Riding at 30kph average for 3 hours, in a hilly area is a solid effort. Assuming your pack riding skills are sufficient, you will also likely do fine in in a club ride that averages 30-40kph (but see the pack riding primer below). Club rides will have a faster pace than what you are riding now, but you will also be working a lot less (about 30% less) at any given speed because of drafting.
Now of course this assumes your listed average speed is an honest average speed. That is you started your timer, rode 90 km, then stopped the timer and found you averaged 29.5 kph. If by "average" you mean when you took the time to look at your speedometer you were often doing 29.5kph, then it is harder to assess.
Short primer on pack riding.
It is hard to give a definitive whether or not you will be dropped because solo riding and pack riding are very different disciplines and club rides also come in many different forms, from very competitive "A" group training rides with a drop policy (i.e., you are essentially on your own if you get tired or get a flat - very advanced groups), to others focused on sustained pace (what you likely do now) with no-drop policies. If you join a no-drop ride, then the answer should be "no, you will not be dropped."
Riding in a "fast" group
Because you explicitly asked about getting dropped I will assume you are looking at joining one of the faster club rides that may have a drop policy. In this case your pack riding skills will be just as important as your base fitness. If you feel comfortable in a group you should have no problem holding tight to a wheel, where you can will get a good draft and will be able to sustain higher speeds. Riders that feel less comfortable will often allow big gaps to form or ride off the back to feel "safer." This will require a lot more energy for a given speed. You will also be able to read the pack, and keep a good drafting position as the group surges. If you get taken by surprised in surges you can find yourself dropped quickly.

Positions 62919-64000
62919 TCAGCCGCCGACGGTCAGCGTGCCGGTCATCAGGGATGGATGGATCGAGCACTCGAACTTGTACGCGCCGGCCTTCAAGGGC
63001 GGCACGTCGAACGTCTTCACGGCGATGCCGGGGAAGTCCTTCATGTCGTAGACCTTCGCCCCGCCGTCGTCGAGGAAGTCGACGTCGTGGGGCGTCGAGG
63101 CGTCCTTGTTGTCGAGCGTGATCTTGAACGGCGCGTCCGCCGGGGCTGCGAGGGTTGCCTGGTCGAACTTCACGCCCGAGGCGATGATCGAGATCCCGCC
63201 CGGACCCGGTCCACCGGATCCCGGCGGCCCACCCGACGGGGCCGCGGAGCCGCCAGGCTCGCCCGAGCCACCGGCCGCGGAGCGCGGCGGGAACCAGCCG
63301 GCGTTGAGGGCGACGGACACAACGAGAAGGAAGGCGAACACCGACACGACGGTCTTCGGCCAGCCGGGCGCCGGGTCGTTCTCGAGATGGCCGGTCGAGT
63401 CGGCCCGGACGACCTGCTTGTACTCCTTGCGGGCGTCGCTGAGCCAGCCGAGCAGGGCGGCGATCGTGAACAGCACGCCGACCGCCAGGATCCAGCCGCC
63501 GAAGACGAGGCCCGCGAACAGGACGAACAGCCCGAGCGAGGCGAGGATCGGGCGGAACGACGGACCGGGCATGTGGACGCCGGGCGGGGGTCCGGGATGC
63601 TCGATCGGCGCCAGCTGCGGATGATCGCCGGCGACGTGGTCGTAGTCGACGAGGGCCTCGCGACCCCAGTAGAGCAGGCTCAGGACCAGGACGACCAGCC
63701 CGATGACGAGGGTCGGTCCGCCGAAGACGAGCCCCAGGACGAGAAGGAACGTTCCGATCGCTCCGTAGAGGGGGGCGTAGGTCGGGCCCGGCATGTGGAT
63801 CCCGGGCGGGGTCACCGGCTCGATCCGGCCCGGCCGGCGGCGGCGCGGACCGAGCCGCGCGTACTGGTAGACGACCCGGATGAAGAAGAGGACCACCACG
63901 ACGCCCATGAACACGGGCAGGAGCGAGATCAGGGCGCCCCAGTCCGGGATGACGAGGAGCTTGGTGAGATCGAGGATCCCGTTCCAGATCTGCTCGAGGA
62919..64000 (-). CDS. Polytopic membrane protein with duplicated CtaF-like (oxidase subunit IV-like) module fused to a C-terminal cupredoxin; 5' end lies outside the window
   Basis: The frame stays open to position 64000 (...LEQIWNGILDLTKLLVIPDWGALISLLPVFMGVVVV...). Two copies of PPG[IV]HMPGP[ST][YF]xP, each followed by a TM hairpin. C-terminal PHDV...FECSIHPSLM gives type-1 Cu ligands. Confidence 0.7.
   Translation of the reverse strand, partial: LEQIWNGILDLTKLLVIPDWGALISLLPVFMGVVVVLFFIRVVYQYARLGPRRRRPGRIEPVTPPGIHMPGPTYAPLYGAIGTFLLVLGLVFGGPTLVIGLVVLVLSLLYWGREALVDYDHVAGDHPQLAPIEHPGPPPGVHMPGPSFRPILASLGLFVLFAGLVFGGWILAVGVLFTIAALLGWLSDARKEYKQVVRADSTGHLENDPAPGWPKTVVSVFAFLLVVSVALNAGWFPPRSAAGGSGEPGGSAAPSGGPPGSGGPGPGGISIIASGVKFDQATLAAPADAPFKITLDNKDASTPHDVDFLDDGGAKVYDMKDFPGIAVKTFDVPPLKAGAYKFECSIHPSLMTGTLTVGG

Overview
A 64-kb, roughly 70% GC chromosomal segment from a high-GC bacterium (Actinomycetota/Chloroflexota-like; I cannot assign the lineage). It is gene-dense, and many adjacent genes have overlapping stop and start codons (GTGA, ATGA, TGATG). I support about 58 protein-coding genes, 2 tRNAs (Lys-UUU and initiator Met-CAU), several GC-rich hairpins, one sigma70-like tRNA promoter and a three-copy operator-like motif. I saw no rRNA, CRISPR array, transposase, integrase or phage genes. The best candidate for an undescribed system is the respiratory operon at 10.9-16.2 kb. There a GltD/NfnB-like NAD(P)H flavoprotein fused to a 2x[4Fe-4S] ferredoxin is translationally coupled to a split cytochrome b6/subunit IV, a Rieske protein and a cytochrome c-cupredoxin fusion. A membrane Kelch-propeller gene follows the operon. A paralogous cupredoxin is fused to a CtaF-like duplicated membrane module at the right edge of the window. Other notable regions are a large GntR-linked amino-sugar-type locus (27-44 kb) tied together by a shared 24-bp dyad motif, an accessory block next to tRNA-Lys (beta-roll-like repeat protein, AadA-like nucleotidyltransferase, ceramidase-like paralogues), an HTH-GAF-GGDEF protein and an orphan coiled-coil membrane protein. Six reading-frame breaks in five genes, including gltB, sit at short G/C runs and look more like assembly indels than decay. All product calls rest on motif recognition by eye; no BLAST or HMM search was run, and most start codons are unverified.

Assuming your pack handling skills are sufficient, riding in a fast group will also require two types of fitness, endurance fitness and peak output. The endurance fitness is what you are doing right now and will help ensure you can put in an effort for 3-4 hour duration of the club ride. The peak output fitness will be important to handle pack surges. Often competitive club rides will have sections where there is either an all out sprint or it is "common" knowledge the next x kilometres will be all out effort.
If all your milage has been at one consistent speed, then you might find these types of surges difficult to handle, even though your base endurance fitness is excellent. If you find this happening, it isn't necessarily because you lack fitness, but you may simply not have all the right fitness components. Supplementing your distance training with interval training can go a long way.
Many novice riders make an number of tactical errors that make it harder to finish the ride. A common mistake is try to take long, long, pulls to "prove" how strong they are. Keep you pulls short (i.e., under a minute) to ensure you have lots of energy and don't build-up a lactate debt. As you do more club rides you can start trying longer pulls if that is your thing. Another common mistake is putting in too much effort, too early. Many fast rides will do the hard efforts on out-and-back sections. This means you can get temporarily dropped and catch back in as the group comes back from a hard effort. If you are unsure if you can sustain repeated high intensity intervals, it may be best to opt out of effort and catch back in after everyone has finished tearing each others legs off. You would be surprised how refreshed you can feel by skipping an effort or two.
If you feel comfortable in a group, have no problem hold tight to a wheel and can sustain repeated bursts of speed, then you there is a good chance you that you can hold in on an advanced group ride.
Other Types of Group Rides
As eluded to earlier (and in other answers) not all club rides are created equal. Some rides are focused on building base fitness and camaraderie. These groups are usually focused on riding a consistent pace (no surges) and usually have a "no drop" policy. These types of rides are a great if you are new to pack riding.
Many clubs will also have multiple different rides on any given day so you can do some trial and error to find the one that best suits you.
I suggest chatting up your local clubs, ask about their club ride policies and see which one best jives with what you want to do.